In closing, I would like to thank members of your police department for their continued professional conduct and cooperation.

Sincerely,

Steve Bernal

Sheriff-Coroner

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023As a native of Bakersfield, I find solace in knowing that though we will never have House Speaker Kevin McCarthy, R-My Hometown, we’ll forever have the “Bakersfield Sound” of Buck Owens and Merle Haggard.

A few weeks ago, we were neck deep in a warm pool of fawning profiles of McCarthy, the man anointed the next GOP House leader, and think pieces cooing over the prospects of having a Californian in what is still laughingly called the third most powerful position in Washington, D.C.

Then things took an abrupt turn for the worse for Kern County’s favorite son. The 40-member House Freedom Caucus, the my-way-or-the-highway crew who are the impacted molar in the toothy grin of congressional Republican rule, chomped down hard on McCarthy. He dropped his run for speaker faster than a horned toad scats across pavement on an August day in Arvin.

Adding salt to the Bakersfield wound, I saw a story out of Greenville, S.C., where Tea Party activists whooped it up at McCarthy’s humiliation. One told the Washington Post, “He’s from California, and they’re all RINOs [Republicans in Name Only] out there.”

Ouch.

That’s some flat-out Dixie disdain for California Republicans, who not only gave the nation two pillars of the modern GOP in Presidents Richard Nixon and Ronald Reagan, but have never taken a back seat on the crazy train for anyone when it comes to colorful right-wing extremists. (Google former two-term state schools superintendent Max Rafferty, for instance.)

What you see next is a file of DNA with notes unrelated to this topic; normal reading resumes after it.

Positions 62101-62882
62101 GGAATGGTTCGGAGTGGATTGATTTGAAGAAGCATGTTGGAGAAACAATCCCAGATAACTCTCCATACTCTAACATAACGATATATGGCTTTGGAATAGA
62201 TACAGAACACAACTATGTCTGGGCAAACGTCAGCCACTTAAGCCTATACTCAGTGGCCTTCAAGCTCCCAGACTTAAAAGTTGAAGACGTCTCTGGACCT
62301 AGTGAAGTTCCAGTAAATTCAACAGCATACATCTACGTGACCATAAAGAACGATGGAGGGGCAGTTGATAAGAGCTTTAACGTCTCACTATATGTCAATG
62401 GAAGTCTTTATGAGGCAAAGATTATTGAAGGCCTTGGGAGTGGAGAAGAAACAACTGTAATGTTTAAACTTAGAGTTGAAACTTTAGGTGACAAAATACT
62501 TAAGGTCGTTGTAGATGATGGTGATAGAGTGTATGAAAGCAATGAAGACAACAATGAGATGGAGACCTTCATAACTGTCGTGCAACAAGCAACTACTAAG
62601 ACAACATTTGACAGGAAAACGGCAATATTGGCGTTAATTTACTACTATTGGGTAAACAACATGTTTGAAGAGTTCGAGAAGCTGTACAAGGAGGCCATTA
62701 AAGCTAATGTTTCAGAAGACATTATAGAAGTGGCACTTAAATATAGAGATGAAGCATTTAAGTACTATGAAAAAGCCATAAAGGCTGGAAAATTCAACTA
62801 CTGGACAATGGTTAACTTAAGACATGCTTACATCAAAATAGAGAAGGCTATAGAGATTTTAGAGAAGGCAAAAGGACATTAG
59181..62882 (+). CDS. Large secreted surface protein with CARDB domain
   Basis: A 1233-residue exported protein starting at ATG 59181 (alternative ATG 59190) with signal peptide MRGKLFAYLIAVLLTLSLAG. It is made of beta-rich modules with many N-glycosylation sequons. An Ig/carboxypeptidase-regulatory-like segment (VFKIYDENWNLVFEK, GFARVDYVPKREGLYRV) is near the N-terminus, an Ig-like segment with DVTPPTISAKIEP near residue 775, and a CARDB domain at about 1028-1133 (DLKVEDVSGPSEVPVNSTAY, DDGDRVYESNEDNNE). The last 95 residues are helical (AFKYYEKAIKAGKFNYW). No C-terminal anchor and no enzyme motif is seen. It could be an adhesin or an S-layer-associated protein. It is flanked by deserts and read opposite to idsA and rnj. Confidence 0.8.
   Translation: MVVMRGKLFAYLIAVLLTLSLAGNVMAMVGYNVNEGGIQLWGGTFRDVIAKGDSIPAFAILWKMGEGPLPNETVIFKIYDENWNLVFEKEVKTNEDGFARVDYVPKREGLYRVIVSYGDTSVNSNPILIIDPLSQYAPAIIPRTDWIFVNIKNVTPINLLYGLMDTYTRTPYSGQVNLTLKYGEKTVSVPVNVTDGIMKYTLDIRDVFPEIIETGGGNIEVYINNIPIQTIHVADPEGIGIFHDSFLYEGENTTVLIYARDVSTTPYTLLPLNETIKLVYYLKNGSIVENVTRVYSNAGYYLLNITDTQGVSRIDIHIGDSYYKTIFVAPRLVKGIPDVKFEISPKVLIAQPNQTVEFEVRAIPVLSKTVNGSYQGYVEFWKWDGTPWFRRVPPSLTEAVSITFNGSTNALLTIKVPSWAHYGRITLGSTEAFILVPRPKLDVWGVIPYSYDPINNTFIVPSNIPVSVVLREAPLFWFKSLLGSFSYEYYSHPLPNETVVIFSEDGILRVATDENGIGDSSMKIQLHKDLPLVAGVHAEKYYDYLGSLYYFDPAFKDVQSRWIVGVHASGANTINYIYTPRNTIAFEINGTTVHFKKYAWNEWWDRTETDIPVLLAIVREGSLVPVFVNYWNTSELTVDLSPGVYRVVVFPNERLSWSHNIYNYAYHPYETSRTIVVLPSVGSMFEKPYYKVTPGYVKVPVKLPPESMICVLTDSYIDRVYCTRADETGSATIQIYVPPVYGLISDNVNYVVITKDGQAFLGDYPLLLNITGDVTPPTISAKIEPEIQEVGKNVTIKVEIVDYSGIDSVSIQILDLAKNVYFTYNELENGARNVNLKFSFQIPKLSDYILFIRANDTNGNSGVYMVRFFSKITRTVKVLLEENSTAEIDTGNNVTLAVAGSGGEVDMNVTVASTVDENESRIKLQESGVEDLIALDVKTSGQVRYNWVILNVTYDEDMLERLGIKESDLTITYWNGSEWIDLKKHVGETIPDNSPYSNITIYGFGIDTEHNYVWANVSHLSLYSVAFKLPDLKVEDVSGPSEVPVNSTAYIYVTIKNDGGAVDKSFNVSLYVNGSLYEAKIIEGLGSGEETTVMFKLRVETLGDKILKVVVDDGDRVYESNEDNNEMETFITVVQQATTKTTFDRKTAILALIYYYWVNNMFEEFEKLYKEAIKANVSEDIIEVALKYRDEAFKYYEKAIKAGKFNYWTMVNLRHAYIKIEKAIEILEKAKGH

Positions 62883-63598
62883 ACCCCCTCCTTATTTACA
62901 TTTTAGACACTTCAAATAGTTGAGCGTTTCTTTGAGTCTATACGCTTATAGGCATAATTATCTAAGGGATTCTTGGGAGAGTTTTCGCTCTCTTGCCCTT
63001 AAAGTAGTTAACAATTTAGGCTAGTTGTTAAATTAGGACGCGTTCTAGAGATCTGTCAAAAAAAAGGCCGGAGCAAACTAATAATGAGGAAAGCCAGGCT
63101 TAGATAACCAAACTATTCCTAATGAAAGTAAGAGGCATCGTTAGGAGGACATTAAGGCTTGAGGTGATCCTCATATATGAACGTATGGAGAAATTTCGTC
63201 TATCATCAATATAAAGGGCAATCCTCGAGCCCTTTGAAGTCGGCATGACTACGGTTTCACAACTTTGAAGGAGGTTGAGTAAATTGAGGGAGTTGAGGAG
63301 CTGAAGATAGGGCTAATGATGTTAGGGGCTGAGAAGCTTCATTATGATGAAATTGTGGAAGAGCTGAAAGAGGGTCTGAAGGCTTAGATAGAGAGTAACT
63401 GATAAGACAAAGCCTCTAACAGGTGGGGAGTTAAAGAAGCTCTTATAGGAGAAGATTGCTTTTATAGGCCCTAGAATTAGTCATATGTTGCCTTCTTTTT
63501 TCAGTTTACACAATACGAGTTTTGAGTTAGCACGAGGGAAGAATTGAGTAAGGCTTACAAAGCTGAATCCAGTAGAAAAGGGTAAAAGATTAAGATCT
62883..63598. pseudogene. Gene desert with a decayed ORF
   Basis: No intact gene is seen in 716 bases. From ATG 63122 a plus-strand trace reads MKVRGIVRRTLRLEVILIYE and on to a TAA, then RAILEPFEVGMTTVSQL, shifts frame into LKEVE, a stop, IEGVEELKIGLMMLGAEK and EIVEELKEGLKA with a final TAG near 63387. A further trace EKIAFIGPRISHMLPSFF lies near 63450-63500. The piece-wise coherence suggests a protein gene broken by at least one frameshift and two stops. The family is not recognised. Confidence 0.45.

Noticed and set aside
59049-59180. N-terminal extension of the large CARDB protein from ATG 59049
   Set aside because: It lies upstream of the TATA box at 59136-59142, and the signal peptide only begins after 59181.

True, things haven’t been going swimmingly for the GOP on the state scene. With Gov. Jerry Brown in his fourth term, Democrats occupy all eight of the state’s constitutional offices. In the Legislature, the only real drama every two years is whether Democrats will squeak out super-majorities in both houses.

Last year, Republican candidate for governor Neel Kashkari dropped from sight for a week while living with the homeless on the mean streets of Fresno. It was either a sincere effort to shine a light on lives too easily forgotten or a very strange campaign stunt. The drawback was almost no one noticed that Kashkari wasn’t around for a few days.

State Republicans have noticed the ER monitors nearing the flat line and are doing some modest rebranding in hopes of recovery. Six months ago, they officially recognized the state chapter of Log Cabin Republicans, a gay GOP group founded a few …  well, actually in 1977.

These mighty winds of change kept breezing along at the state GOP convention in September, where delegates dropped tough language against undocumented immigrants in favor of blandly saying state Republicans hold diverse opinions on undocumented immigrants.